In 2011 and 2012 alone, a defunct NASA satellite, a defunct German satellite, and a defunct Russian space probe all crashed to Earth. While falling space junk gained more media attention, space debris that remains in orbit is even more dangerous. Manmade space junk is polluting the orbits around the Earth, causing damage to satellites and other spacecraft, and threatening future space activities. And the space debris problem is getting worse. For example, in 2007, millions of new pieces of space debris were likely added to the already significant body of debris when China intentionally destroyed a defunct weather satellite.
Allocating liability for damage caused by space debris is also problematic. International treaties regarding space liability are ambiguous and underdeveloped. Only one claim has ever been brought under an international space liability treaty, and it was eventually settled, eliminating the opportunity to test the treaty’s effectiveness. And even if a clear set of laws existed, the liable party that created the debris is often unidentifiable due to the limited ability to track space debris.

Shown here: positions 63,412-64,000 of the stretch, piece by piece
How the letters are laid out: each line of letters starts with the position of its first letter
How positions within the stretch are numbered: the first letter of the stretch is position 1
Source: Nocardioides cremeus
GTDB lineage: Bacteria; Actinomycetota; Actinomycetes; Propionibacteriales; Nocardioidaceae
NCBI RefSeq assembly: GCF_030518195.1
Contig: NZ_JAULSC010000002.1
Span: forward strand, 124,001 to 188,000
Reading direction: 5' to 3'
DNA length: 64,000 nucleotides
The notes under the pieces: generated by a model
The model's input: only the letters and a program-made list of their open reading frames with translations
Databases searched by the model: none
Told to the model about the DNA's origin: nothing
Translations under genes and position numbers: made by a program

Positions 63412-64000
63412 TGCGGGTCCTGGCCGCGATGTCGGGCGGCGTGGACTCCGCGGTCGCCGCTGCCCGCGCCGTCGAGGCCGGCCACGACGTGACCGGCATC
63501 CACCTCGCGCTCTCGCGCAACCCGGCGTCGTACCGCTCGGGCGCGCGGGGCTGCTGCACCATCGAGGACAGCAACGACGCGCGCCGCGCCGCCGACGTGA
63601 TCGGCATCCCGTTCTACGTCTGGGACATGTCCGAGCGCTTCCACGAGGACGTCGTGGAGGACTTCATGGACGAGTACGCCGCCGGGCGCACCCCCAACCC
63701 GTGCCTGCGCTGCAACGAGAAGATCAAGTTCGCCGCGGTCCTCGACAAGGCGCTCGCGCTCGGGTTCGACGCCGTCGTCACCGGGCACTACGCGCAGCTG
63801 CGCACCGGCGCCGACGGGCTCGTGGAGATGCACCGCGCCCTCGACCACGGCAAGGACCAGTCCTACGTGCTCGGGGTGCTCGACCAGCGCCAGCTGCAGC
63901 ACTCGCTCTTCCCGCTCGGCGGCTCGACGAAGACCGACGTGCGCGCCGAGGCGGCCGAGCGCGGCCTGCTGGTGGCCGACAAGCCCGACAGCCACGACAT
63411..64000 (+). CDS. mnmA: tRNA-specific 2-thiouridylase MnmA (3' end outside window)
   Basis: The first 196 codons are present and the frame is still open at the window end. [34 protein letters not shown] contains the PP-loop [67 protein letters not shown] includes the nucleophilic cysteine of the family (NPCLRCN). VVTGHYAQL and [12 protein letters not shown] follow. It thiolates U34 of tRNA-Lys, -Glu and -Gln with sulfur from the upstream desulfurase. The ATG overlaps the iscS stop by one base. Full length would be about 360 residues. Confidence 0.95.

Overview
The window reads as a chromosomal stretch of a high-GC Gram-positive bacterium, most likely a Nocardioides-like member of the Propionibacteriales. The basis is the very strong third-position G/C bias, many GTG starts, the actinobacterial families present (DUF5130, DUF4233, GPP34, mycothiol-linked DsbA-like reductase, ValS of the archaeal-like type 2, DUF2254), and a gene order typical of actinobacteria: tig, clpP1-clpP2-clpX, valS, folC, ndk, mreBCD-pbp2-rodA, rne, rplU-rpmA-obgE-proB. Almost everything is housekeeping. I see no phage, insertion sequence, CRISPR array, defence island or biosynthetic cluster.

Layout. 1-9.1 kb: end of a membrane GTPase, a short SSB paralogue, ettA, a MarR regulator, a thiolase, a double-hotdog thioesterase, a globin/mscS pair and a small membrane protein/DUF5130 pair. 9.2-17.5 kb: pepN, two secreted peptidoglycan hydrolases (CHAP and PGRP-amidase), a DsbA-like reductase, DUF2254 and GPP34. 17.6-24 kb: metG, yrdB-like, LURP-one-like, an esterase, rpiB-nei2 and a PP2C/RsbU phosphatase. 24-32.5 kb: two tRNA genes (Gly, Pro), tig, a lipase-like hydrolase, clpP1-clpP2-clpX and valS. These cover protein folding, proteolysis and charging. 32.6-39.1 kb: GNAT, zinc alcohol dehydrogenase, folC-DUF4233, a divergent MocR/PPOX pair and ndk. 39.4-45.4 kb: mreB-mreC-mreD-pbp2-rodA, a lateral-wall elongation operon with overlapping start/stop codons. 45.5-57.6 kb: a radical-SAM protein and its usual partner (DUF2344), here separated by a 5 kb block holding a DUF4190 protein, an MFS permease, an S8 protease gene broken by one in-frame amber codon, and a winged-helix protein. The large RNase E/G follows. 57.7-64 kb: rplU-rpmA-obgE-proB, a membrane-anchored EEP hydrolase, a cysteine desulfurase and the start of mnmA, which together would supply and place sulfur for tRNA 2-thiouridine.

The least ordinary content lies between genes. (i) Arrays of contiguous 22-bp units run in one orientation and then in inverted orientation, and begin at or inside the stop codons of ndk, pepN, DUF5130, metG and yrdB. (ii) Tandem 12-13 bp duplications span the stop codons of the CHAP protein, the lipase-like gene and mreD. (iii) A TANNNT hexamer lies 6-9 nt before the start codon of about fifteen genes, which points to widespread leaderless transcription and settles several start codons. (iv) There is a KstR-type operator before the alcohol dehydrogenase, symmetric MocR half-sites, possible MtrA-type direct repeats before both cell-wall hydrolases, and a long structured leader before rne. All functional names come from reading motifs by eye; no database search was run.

New technology may help solve this identity issue. A new tracking system for space debris, Space Fence, may be able to track smaller debris and help determine who created it. With the possibility of fewer identity issues hindering space debris damage claims from arising, space-liability law should be further developed.